📒 Kussmaul 2006
The mechanism of superoxide production by NADH:ubiquinone oxidoreductase (complex I) from bovine heart mitochondria1
- mito-derived ROS from complex I and III
- Most of these studies examined intact mitochondria or submitochondrial particles, in which it is difficult to correlate observations directly to complex I, or to define and control the conditions precisely
- we propose a comprehensive kinetic and molecular mechanism for superoxide production by complex I
The Kinetic Mechanism of Superoxide Production
- In air-saturated solution [O2 ≈250 μM (24)], complex I generates ≈40 nmol O2•− min−1 mg−1
- the reaction between complex I and NADH, common to all of the assays, is >2,000 times faster than the reaction of reduced complex I with O2. SOX generation vs NADH is saturated quickly
- Superoxide generation by complex I is strongly inhibited by NAD+ => a preequilibrium is established between NADH, NAD+, and different states of complex I
The Molecular Mechanism of Superoxide Formation
- In isolated complex I, superoxide is produced by the flavin, because it is not produced by any of the FeS clusters.
- the pH dependence of E1/2 is further confirmation for the participation of the fully reduced flavin (FMNH-) in superoxide production. Only reduced flavin in an empty active site reacts with O2
- NAD+ and NADH determine the equilibrium concentration of the free reduced flavin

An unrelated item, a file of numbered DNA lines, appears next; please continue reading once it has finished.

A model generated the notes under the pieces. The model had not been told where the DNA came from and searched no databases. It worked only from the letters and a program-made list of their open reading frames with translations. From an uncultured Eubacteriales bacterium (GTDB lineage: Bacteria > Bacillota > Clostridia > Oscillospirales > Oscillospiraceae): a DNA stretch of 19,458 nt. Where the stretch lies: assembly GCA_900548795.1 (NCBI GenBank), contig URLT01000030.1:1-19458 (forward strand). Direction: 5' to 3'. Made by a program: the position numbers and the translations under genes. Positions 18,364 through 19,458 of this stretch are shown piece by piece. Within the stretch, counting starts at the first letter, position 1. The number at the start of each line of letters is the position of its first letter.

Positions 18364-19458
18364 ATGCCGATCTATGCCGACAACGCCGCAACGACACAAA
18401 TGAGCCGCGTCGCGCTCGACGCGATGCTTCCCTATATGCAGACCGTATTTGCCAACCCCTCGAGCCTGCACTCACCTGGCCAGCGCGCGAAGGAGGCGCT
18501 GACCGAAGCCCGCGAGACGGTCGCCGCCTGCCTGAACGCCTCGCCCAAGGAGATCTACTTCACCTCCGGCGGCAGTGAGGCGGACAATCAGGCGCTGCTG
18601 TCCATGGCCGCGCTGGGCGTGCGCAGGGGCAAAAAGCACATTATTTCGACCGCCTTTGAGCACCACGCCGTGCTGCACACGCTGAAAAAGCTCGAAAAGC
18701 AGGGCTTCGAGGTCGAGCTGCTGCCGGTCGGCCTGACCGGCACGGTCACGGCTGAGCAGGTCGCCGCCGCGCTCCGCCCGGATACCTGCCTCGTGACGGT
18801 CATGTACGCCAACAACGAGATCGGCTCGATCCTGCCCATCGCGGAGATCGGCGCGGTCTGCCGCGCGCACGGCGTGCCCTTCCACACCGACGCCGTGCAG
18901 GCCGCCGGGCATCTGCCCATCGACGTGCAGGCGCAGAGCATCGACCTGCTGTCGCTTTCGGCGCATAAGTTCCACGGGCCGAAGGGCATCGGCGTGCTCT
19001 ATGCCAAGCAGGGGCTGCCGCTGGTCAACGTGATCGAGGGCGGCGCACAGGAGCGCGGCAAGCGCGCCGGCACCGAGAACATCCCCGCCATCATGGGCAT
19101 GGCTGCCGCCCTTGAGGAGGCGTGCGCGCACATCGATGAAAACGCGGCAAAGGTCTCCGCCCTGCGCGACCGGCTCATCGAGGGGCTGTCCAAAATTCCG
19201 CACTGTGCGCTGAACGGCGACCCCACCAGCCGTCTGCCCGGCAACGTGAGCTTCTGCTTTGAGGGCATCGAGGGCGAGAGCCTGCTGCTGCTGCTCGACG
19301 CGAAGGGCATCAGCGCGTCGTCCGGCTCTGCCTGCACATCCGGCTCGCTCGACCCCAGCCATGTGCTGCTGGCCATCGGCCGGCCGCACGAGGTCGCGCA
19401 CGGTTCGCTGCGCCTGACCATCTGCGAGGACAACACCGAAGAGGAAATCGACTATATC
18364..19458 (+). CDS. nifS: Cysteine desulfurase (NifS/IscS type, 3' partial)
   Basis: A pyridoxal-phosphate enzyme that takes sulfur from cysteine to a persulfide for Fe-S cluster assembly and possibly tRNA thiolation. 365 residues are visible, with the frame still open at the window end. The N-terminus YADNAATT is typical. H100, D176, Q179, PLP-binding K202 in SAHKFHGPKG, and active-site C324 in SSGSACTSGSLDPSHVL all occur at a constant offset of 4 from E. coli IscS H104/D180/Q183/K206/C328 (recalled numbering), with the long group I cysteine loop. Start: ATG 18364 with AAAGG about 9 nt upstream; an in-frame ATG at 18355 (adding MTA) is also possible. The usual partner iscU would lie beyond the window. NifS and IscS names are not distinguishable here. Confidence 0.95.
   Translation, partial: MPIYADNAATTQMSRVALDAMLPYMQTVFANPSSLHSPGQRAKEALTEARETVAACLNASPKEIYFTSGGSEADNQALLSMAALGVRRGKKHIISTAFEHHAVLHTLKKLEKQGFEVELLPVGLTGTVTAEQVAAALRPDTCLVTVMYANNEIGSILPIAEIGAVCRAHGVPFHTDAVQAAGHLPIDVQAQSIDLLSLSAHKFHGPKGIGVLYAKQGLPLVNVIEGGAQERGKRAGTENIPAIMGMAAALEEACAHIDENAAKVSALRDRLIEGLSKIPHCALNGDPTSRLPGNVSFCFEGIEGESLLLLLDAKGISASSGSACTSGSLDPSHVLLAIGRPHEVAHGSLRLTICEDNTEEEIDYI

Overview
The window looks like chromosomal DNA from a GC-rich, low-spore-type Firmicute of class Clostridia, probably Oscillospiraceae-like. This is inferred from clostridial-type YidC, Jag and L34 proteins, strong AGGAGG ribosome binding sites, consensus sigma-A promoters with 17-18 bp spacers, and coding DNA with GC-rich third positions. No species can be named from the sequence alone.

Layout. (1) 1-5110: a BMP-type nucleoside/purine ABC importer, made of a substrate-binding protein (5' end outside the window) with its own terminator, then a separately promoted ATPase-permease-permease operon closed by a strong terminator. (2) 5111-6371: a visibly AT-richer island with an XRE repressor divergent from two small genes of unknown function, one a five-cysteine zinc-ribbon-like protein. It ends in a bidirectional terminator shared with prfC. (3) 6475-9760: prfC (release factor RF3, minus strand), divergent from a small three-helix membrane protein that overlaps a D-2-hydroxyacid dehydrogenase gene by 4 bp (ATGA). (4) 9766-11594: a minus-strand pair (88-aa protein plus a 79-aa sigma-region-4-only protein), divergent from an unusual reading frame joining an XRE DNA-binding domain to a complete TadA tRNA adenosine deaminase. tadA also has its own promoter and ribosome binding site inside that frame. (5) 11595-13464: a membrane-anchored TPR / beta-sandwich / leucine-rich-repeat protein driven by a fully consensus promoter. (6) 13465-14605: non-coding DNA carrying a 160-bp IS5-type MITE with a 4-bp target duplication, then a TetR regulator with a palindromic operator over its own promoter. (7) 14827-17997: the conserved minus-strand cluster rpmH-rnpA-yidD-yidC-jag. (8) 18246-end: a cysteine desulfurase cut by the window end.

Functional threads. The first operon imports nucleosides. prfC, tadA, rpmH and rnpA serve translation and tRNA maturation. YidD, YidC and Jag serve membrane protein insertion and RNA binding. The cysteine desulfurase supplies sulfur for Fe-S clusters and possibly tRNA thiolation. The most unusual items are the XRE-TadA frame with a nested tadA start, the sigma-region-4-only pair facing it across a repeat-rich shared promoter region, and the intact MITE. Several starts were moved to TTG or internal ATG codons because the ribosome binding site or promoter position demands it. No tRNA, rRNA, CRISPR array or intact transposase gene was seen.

- E_NAD+ is well established [−0.335 V, pH 7.5 (32)]. E_FMN has been measured by EPR (−0.375V, pH 7.5)
- Predicted values of E1/2 for superoxide production (by using Eq. 3) are −0.44 V (33) and −0.38 V (34), close to the observed value of −0.36 V, the strong disagreement between the two sets of values prevents any meaningful interpretation
- Fully reduced flavin is a low potential electron donor capable of O2 reduction
- formation of O2•− from O2 [E0′ = −0.33 V, 1 atm (1 atm = 101.3 kPa) O2 (24)] is less favorable thermodynamically than formation of H2O2 [E0′ = +0.28 V, pH 7 (24)]. why a fully reduced flavin should produce O2•−?
- O2 and O2•− probably bind only weakly and nonspecifically in complex I. H2O2 generation is too slow.
- In complex I, the flavin radical is thermodynamically unstable (30), supporting redistribution, but it is not possible to identify a single FeS cluster to oxidize (or re-reduce) it
- the rate-limiting step in superoxide production by isolated complex I is a bimolecular reaction between “competent” enzyme and O2.